Why isn’t more thought or federal funding going into New River clean-up on the U.S. side of the border?
It’s a question that Imperial County officials have asked in their most recent letter to the Daniel Avila, acting commissioner of the International Boundary and Water Commission.
The letter, sent March 9 but ratified at the Imperial County Board of Supervisors meeting on Tuesday, March 16, outlines concerns the county has in response to a letter from Avila earlier in the year.
“The letter acknowledges the investment of tens of millions of dollars to improve wastewater facilities in Mexicali by the federal government in its attempts to improve the water quality of the New River,” said Imperial County Intergovernmental Relations Director Rebecca Terrazas-Baxter. “But in acknowledging that investment that they’re kind of touting in their letter we also express concern for the lack of action or intent to provide resources for the development of a wastewater treatment plant or system on the U.S. side of the New River.
“We also emphasize the investment the state of California has committed, $28 million for the New River Improvement Project (for the city of Calexico), while also stressing to them that that is a federal jurisdiction water way, and it is a cross border waterway,” she added.
The letter came after county supervisors discussed how to get action from the federal government to solve the international border issue. The goal is to try to sway federal officials to take action on building a wastewater treatment facility on the border to help clean the filthy waterway.
Pollution at the New River has been an ongoing issue for Imperial County residents and local politicians for decades as federal legislators have made promises they’ve almost never kept to address the toxic waters that are filled with human waste and heavy metals from the industrial and biological runoff of the city of Mexicali and surrounding areas.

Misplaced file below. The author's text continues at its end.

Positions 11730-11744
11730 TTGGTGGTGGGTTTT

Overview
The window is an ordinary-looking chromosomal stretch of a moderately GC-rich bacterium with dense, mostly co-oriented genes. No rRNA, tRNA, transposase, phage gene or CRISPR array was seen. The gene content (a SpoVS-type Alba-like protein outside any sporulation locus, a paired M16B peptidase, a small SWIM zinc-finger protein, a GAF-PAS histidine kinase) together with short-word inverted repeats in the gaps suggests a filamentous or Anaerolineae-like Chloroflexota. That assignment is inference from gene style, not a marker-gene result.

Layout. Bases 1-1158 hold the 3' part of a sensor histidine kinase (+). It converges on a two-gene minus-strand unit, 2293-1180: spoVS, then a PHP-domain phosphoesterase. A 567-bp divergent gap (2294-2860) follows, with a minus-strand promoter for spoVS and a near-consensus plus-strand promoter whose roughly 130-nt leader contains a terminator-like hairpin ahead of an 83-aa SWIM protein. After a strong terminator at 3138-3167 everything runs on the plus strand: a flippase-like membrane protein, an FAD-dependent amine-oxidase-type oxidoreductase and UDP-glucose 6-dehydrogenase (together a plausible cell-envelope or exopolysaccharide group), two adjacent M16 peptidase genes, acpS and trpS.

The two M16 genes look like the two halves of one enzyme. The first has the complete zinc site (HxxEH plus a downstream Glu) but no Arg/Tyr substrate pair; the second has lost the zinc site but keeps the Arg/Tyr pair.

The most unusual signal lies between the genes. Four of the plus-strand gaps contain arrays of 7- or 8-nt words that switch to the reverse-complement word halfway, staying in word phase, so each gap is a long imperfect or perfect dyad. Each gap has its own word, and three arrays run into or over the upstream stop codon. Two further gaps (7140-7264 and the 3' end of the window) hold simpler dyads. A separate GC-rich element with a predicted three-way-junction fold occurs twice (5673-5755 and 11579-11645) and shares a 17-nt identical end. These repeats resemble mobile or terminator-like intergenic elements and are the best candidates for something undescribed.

The letter the supervisors replied to this month was in response to a letter from Avila that summed up what the IBWC has done regarding the New River. Actions have included the North American Development Bank helping to prevent bypasses of untreated wastewater to the New River by purchasing four mobile pumping systems in February 2018, the bank and U.S. Environmental Protection Agency exploring options for acquiring additional equipment for Mexicali in a border environment infrastructure fund project, and possibly using California Clean Water State Revolving Funds to pay for future infrastructure on the U.S. side of the border.
“We also follow up on some statements Acting Commissioner Avila made in response to discussions they’re having between EPA and CalEPA for some potential funding options,” Terrazas-Baxter added. “They talk about discussing it but there’s no follow up as to what has happened or what’s the status of those discussions, is that a funding option that is out there.
“We recommend to them and urge them to change their strategy on moving forward: as opposed to just addressing the issue at its source on the Mexicali side to also address the issue where it is most directly going to impact the residents of the Imperial County in the New River on the U.S. side.”